The Supreme Court issued a ruling on January 23, 2012, which held that the Government's attachment of a GPS device to a vehicle, and its use of that device to monitor the vehicle's movements, constitutes a search under the Fourth Amendment.
In the case, United States v. Jones, agents installed a GPS tracking device on the undercarriage of the Jeep while it was parked in a public parking lot. Over the next 28 days, the Government used the device to track the vehicle's movements, and once had to replace the device's battery when thevehicle was parked in a different public lot in Maryland. By means of signals from multiple satellites, the deviceestablished the vehicle's location within 50 to 100 feet, and communicated that location by cellular phone to a Government computer. It relayed more than 2,000 pages of data over the 4-week period.
The Government ultimately obtained a multiple-countindictment charging Jones and several alleged coconspirators with, as relevant here, conspiracy to distribute and possess with intent to distribute five kilograms ormore of cocaine and 50 grams or more of cocaine base, in violation of 21 U. S. C. §§841 and 846. Before trial, Jones filed a motion to suppress evidence obtained through the GPS device. The District Court granted the motion only in part, suppressing the data obtained while the vehicle was parked in the garage adjoining Jones's residence. 451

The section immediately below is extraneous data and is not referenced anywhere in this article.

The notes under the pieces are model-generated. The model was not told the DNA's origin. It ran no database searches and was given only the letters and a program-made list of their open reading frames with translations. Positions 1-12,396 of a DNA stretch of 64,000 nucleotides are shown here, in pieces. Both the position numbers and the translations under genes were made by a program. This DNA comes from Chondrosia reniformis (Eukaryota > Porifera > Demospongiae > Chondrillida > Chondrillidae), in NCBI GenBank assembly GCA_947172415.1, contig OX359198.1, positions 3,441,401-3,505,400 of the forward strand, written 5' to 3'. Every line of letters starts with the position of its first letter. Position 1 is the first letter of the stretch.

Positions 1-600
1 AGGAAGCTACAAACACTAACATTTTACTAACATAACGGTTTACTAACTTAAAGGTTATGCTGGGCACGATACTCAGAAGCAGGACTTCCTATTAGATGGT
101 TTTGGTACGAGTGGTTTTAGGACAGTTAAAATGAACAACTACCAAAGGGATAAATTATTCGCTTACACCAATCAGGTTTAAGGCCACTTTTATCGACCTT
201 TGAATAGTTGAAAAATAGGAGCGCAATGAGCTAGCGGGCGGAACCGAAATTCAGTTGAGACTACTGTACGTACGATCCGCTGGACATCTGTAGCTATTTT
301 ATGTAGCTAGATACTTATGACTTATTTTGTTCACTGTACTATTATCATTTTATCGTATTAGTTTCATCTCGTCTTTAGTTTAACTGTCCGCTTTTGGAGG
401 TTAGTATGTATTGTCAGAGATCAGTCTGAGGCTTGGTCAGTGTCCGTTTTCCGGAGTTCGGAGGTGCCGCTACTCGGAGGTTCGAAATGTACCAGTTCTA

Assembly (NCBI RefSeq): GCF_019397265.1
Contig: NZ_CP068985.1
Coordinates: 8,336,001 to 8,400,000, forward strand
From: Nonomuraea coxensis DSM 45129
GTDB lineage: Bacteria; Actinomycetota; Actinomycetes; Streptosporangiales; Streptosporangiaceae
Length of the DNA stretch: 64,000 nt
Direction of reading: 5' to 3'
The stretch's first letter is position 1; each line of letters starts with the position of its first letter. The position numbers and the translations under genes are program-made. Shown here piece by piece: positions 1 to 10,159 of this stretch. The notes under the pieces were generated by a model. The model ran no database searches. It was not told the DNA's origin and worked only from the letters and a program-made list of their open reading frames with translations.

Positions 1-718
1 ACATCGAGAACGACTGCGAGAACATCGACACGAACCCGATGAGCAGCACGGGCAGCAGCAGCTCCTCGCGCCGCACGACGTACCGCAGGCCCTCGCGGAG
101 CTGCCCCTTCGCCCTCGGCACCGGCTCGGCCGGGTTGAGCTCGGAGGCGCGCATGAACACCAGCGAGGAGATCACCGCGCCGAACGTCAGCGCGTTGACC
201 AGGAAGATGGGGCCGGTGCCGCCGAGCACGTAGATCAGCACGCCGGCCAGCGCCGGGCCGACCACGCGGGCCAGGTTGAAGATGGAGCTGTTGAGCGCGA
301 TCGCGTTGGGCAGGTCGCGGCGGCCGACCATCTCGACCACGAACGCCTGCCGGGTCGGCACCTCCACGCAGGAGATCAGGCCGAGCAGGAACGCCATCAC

F. Supp. 2d 71, 88 (2006). It held the remaining data admissible, because "'[a] person traveling in an automobile on public thoroughfares has no reasonable expectation of privacy in his movements from one place to another.' " Ibid. (quoting United States v. Knotts, 460 U. S. 276, 281 (1983)).
The Supreme Court reversed and found that the actions of the government constituted an illegal search.
The opinion may be found at the following link: